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India's buried treasure brings hundreds seeking fortunes after holy man's dream


An Indian woman places traditional gold jewellery on a statue of the Hindu goddess Durga inside a worship place on October 10, 2013.



It’s a mad, mad, mad, mad world in India these days, as hundreds gather hoping to take home a piece of a $50-billion golden ticket.

The madness centers around an 18th century fort in the northern state of Uttar Pradesh, once the domain of King Rao Ram Baksh Singh.

A Hindu sadhu — or holy man — triggered widespread interest when he told a local government official that the dead king appeared to him in a dream.

The king asked the sadhu, Shobhan Sarkar, to care for 1,000 tons of gold buried underneath the fort.

In fact, Times of India reported King Singh told Sarkar that the government should receive the gold to help with the economic crisis.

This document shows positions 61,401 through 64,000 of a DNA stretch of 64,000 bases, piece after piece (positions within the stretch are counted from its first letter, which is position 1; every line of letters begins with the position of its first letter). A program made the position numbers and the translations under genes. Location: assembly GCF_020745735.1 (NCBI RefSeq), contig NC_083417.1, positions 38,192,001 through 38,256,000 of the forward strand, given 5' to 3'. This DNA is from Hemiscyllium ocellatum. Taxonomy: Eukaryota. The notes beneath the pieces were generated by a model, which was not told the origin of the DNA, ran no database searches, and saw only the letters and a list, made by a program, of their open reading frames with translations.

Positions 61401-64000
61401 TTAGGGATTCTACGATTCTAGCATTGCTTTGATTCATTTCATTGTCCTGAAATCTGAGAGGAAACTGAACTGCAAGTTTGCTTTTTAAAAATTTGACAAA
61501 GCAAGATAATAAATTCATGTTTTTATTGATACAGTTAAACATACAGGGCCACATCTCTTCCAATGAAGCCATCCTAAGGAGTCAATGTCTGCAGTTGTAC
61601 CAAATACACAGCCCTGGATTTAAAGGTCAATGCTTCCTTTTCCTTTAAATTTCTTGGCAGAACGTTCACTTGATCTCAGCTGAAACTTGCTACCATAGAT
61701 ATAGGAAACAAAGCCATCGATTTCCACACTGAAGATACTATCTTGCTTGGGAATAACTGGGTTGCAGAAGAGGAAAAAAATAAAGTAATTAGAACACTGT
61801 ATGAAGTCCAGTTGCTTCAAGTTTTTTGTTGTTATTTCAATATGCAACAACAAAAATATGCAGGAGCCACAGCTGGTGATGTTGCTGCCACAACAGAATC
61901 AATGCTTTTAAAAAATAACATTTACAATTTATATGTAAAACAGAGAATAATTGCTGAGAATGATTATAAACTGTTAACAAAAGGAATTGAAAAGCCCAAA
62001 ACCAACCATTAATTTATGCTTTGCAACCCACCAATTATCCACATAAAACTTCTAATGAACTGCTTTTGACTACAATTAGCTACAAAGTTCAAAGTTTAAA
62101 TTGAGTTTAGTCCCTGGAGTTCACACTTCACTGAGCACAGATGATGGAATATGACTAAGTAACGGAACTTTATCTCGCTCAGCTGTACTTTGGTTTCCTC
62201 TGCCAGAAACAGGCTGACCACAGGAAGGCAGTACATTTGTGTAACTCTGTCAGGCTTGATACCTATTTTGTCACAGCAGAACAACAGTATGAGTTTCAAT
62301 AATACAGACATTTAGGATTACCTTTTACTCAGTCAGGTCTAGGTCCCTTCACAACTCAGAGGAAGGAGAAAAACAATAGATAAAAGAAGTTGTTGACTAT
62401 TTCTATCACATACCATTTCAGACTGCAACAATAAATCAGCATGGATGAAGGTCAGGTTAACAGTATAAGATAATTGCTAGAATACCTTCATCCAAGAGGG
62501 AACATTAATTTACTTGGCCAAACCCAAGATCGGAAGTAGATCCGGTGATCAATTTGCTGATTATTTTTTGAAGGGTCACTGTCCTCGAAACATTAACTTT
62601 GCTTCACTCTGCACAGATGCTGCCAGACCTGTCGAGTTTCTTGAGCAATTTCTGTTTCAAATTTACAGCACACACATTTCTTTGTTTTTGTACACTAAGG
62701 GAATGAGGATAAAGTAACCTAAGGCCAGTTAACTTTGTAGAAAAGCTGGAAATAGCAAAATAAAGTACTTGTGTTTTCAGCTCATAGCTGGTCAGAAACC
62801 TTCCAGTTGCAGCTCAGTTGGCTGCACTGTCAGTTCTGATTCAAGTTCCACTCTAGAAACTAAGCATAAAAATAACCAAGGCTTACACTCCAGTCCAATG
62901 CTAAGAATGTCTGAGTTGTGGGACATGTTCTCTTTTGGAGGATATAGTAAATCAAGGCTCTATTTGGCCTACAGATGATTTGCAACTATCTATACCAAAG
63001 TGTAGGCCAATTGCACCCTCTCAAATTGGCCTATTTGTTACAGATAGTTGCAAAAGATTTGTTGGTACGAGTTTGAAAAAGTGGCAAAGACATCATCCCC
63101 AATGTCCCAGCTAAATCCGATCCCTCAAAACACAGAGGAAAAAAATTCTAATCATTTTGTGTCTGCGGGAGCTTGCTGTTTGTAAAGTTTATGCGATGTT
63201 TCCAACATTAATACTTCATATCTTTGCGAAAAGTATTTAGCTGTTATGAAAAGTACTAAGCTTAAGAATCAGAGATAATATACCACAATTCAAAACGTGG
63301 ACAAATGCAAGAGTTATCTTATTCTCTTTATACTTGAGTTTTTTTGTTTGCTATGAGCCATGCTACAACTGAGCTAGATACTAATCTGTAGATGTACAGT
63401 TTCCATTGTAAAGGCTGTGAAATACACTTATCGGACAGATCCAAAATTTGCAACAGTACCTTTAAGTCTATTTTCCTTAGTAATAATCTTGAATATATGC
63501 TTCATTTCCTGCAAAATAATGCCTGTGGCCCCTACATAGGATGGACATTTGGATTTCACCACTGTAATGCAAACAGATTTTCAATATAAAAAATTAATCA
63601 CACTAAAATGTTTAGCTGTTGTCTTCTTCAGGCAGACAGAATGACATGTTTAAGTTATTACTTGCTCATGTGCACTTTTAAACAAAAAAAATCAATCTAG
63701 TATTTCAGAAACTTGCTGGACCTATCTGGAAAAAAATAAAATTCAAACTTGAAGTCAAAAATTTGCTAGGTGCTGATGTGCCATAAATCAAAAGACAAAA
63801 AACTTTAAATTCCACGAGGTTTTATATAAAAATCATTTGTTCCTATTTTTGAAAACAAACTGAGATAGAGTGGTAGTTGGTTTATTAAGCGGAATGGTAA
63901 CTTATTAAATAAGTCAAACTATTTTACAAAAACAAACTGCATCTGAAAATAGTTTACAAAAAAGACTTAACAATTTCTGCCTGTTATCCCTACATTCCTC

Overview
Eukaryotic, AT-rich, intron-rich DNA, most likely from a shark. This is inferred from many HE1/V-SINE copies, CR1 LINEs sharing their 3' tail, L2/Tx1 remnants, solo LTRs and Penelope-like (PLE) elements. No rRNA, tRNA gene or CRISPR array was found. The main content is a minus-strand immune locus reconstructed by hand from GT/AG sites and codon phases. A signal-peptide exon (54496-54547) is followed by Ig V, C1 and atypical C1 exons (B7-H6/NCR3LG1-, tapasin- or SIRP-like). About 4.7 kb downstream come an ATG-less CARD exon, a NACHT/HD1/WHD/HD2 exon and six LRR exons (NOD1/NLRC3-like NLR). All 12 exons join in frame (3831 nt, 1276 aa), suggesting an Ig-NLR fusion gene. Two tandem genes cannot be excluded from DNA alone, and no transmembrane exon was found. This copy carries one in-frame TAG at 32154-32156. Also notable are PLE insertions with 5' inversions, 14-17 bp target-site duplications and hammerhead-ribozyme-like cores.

Needless to say, the announcement prompted villagers in the area to descend on the site.

Officials with the Archeological Society of India rebuffed the notion, saying that while they did detect metal at the fort — and they’re digging to investigate — it’s not gold.


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“Archaeology doesn’t work according to the dreams of a holy man, or anybody else,” the ASI’s Syed Jamal Hasan told the Associated Press. “Archaeology is a science. We are carrying out this excavation on the basis of our (previous) findings.”

That hasn’t stemmed the flow of curious onlookers in UP, one of India’s poorest states, home to 200 million people.

Security barriers and guards were posted around the site, BBC reported.

But, if there is gold there, what would happen to it? That’s not clear.

The AP interviewed the long-dead king’s descendants, who suggested they deserve at least a share.

The state's chief minister wants everyone to benefit.

“I only want there be a goldmine in every district of the state,” Chief Minister Akhilesh Yadav told Times of India.

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